Submitted October 22, 1936. Decided November 9, 1936.
Under the Carmack Amendment, a shipper can recover from a carrier as damages for interruption of the shipper's business through tardy delivery of the goods, no more than the declared value of the goods, made the limit of the carrier's liability by the contract of shipment in consideration of a lower rate allowed the shipper and in accordance with the carrier's tariffs. 181 S.C. 203; 186 S.E. 283, reversed.
Mr. Harry L. Greene, with whom Messrs. Rembert Marshall and Nath B. Barnwell were on the brief, submitted for petitioner.
No appearance for respondent.
Respondent sued to recover damages for failure to deliver a moving picture film in time to be exhibited as advertised. The jury rendered a verdict for $1500 and the judgment thereon was affirmed by the Supreme Court of South Carolina. 181 S.C. 203. The court overruled petitioner's contention based on the federal act known as the Carmack Amendment. 49 U.S.C. § 20 (11). It appeared that the shipment was interstate, from Jacksonville, Florida, to Charleston, South Carolina. The applicable tariff filed by the carrier provided:
"In consideration of the rate charged for carrying said property, which is dependent upon the value thereof and is based upon an agreed valuation of not exceeding fifty dollars for any shipment of 100 pounds or less, and not exceeding fifty cents per pound, actual weight, for any shipment in excess of 100 pounds, unless a greater value is declared at the time of shipment, the shipper agrees that the company shall not be liable in any event for more than fifty dollars for any shipment of 100 pounds or less, or for more than fifty cents per pound, actual weight, for any shipment weighing more than 100 pounds unless a greater value is stated herein. Unless a greater value is declared and stated herein the shipper agrees that the value of the shipment is as last above set out and that the liability of the company shall in no event exceed such value."
There was evidence that the value declared was fifty dollars and that the rate was fixed accordingly. The trial court ruled that as the suit was for damages for the interruption of plaintiff's business caused by the delay alleged to be due to negligence, the limitation of liability did not apply. The Supreme Court of the State sustained that view.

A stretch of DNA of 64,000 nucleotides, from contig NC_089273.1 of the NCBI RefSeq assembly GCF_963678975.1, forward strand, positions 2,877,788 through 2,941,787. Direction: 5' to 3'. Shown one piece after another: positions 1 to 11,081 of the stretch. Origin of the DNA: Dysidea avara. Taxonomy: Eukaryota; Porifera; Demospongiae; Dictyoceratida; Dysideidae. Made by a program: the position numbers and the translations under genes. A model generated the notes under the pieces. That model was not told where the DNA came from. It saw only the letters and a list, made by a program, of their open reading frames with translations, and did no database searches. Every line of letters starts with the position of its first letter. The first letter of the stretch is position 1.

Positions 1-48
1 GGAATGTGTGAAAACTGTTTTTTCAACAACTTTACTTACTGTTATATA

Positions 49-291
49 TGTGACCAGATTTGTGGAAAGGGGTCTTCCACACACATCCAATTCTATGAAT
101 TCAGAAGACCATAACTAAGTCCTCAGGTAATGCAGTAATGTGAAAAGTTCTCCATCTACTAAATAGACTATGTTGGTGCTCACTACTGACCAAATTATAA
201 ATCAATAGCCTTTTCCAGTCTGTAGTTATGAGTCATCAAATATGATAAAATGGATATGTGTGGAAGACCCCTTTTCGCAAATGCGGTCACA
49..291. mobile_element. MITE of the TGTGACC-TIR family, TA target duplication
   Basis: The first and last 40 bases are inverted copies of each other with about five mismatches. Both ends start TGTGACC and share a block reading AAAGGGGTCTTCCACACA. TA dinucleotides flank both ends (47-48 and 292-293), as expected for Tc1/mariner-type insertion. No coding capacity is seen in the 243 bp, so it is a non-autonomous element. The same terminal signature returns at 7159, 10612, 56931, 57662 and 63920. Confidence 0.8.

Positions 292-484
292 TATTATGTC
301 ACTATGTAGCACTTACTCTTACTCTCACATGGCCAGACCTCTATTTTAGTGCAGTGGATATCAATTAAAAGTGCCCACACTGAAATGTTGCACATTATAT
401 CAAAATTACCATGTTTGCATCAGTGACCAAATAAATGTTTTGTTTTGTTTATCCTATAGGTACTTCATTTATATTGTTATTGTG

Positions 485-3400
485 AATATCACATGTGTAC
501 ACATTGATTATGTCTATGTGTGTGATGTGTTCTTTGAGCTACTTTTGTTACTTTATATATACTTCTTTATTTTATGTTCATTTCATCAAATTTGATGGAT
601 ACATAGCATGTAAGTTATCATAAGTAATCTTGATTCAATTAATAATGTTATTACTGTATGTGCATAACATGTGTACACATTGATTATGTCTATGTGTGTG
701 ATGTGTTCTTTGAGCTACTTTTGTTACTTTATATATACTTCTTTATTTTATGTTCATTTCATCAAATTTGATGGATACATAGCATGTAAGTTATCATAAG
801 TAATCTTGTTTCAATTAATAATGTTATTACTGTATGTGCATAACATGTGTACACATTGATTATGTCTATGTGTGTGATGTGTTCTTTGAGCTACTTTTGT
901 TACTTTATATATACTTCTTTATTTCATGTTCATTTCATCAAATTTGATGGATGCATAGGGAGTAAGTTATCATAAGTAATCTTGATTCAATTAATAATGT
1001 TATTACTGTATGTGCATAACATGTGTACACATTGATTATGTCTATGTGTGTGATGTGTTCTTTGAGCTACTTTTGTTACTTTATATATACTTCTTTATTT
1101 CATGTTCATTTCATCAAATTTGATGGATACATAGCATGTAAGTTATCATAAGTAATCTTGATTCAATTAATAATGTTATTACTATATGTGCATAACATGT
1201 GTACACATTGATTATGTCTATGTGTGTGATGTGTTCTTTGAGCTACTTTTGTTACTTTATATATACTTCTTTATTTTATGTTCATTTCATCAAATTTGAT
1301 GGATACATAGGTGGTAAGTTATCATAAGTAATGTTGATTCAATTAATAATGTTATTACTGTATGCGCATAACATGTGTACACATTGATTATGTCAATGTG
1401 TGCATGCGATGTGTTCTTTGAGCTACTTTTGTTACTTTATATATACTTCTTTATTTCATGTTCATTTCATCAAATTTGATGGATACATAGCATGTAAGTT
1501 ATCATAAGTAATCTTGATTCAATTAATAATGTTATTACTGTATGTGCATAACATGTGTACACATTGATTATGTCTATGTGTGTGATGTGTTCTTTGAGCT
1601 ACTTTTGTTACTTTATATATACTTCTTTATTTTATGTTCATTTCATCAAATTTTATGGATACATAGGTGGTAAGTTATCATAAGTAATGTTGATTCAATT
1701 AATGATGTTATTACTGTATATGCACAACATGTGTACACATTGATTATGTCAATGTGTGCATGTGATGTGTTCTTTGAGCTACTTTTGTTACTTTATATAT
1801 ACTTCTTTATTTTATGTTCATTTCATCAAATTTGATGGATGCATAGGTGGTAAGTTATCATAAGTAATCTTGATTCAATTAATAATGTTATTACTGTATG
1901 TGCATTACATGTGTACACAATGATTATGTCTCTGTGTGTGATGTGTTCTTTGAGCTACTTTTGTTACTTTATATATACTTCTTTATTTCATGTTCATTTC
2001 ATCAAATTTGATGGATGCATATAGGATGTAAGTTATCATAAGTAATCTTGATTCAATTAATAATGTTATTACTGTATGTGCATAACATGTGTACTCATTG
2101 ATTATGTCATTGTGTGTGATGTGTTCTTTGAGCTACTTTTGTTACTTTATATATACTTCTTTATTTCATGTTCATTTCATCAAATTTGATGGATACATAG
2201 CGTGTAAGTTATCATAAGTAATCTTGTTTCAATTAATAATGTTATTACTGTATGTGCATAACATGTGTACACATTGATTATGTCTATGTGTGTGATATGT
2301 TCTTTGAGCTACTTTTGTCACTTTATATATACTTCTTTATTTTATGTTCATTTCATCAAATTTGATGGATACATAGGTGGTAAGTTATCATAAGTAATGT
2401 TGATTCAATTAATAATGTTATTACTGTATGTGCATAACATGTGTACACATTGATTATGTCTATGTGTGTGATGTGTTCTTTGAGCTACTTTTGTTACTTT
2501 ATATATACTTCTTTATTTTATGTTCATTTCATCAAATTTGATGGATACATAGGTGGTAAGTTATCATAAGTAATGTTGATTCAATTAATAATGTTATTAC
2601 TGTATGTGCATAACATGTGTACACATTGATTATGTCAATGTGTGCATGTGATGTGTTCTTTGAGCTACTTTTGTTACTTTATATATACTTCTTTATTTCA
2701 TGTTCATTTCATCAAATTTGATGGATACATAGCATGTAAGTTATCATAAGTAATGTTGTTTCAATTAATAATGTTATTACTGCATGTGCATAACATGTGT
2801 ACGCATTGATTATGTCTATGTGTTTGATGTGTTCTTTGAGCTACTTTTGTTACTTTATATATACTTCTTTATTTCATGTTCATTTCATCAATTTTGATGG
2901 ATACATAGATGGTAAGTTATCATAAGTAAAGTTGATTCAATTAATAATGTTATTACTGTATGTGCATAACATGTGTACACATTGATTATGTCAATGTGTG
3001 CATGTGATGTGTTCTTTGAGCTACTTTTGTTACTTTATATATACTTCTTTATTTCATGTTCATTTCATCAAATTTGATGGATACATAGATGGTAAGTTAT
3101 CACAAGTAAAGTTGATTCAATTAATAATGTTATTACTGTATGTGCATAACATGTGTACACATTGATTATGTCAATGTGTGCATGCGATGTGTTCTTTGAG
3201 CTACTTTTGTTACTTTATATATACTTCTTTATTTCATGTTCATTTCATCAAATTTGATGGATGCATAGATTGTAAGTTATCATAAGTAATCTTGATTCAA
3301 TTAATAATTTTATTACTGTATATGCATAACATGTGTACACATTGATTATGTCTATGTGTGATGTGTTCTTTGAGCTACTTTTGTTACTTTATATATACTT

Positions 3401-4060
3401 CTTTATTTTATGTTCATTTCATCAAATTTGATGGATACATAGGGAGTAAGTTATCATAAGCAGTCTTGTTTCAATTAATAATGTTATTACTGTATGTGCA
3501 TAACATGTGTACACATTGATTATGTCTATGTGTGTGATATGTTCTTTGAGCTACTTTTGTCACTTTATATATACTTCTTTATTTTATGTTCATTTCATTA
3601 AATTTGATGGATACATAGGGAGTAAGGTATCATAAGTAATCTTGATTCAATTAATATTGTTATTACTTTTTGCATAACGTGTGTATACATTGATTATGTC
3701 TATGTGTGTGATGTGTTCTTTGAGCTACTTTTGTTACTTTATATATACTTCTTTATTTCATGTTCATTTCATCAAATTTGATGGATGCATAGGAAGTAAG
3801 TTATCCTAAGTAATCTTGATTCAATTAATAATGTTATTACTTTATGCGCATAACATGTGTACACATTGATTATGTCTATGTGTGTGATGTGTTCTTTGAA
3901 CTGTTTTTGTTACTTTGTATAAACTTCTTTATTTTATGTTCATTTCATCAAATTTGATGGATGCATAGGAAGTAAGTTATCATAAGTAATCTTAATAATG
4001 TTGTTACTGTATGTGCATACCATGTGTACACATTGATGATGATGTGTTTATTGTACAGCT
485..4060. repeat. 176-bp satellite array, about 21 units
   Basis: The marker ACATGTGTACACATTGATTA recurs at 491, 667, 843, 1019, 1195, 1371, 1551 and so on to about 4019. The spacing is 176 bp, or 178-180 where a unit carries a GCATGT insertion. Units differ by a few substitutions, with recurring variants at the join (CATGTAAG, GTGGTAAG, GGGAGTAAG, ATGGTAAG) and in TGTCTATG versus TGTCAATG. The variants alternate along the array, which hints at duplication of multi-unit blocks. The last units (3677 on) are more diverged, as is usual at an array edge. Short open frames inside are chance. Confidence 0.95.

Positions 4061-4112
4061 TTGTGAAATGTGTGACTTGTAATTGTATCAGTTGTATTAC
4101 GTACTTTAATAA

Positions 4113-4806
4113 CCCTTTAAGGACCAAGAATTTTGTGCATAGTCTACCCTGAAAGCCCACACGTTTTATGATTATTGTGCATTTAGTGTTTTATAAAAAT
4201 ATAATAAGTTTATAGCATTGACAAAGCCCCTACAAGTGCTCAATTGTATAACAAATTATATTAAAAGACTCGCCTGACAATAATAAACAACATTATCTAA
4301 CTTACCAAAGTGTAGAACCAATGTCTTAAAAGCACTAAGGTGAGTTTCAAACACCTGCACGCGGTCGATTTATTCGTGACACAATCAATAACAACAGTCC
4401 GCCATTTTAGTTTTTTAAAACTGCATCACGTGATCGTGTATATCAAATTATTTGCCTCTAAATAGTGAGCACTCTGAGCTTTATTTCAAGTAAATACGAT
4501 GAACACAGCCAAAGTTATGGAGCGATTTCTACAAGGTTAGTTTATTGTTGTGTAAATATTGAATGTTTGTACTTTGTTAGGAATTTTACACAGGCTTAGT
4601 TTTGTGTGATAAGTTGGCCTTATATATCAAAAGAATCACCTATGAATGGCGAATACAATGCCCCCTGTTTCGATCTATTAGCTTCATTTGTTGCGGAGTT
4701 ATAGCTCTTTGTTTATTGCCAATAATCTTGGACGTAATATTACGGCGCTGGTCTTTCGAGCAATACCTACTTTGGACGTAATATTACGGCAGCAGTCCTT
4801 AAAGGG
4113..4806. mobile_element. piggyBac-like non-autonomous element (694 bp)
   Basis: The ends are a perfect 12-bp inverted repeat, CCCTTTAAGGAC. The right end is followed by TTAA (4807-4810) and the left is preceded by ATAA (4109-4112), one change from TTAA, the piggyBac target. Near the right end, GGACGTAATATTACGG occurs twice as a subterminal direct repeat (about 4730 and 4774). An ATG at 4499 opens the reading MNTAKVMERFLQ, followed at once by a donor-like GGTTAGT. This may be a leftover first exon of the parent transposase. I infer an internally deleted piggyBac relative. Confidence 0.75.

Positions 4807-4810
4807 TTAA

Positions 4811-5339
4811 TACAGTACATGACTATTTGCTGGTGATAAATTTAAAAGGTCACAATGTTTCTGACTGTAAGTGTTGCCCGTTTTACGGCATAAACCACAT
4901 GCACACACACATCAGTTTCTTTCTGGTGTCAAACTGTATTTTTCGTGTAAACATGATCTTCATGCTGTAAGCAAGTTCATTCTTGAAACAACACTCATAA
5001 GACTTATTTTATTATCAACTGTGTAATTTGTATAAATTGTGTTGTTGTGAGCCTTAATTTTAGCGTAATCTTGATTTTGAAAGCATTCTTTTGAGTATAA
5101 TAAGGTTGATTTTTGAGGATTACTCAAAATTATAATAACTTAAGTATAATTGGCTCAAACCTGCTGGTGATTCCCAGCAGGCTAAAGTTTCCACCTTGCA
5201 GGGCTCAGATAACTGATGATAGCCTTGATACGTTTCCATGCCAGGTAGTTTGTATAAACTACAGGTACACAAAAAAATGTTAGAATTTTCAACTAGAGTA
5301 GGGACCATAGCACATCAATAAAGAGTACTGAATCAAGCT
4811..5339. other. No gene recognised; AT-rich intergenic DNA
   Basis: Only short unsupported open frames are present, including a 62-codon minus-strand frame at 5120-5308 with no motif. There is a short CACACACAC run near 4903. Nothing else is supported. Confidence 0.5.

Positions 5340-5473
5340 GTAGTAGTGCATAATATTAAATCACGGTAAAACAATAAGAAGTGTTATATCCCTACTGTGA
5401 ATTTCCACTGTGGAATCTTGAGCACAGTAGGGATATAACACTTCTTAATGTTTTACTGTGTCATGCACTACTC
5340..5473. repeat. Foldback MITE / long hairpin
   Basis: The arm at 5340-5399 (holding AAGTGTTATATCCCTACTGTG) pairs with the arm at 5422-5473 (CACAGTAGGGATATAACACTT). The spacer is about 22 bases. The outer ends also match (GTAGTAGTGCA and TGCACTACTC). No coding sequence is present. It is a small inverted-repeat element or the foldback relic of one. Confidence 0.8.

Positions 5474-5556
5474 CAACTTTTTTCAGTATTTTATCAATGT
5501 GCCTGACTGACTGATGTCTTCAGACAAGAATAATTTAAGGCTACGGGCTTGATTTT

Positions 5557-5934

We hold that this was error. The federal statute controls. Adams Express Co. v. Croninger, 226 U.S. 491, 505, 506; Kansas City Southern Ry. Co. v. Carl, 227 U.S. 639, 650-652; Georgia, Florida Alabama Ry. Co. v. Blish Co., 241 U.S. 190, 196, 197. The words of the statute "are comprehensive enough to embrace all damages resulting from any failure to discharge a carrier's duty with respect to any part of the transportation to the agreed destination." The statute thus applies to damages caused by delay in making delivery. New York, P. N.R. Co. v. Peninsula Exchange, 240 U.S. 34, 38; Georgia, F. A. Ry. Co. v. Blish Co., supra. The underlying principle is that the carrier is entitled to base rates upon value and that its compensation should bear a reasonable relation to the risk and responsibility assumed. Kansas City Southern Ry. Co. v. Carl, supra. The broad purpose of the federal act is to compel the establishment of reasonable rates and to provide for their uniform application. Special contracts are not permitted to give any advantage to a particular shipper. Chicago Alton R. Co. v. Kirby, 225 U.S. 155, 166. The liability in this instance is thus governed by the provisions of the applicable tariff and no recovery could be had in excess of the amount permitted by its terms. New York, P. N.R. Co. v. Peninsula Exchange, supra, pp. 41, 42; Southern Express Co. v. Byers, 240 U.S. 612, 614; Southern Ry. Co. v. Prescott, 240 U.S. 632, 638; American Railway Express Co. v. Daniel, 269 U.S. 40, 42.
The judgment is reversed and the cause is remanded for further proceedings not inconsistent with this opinion.
MR. JUSTICE STONE took no part in the consideration or decision of this case.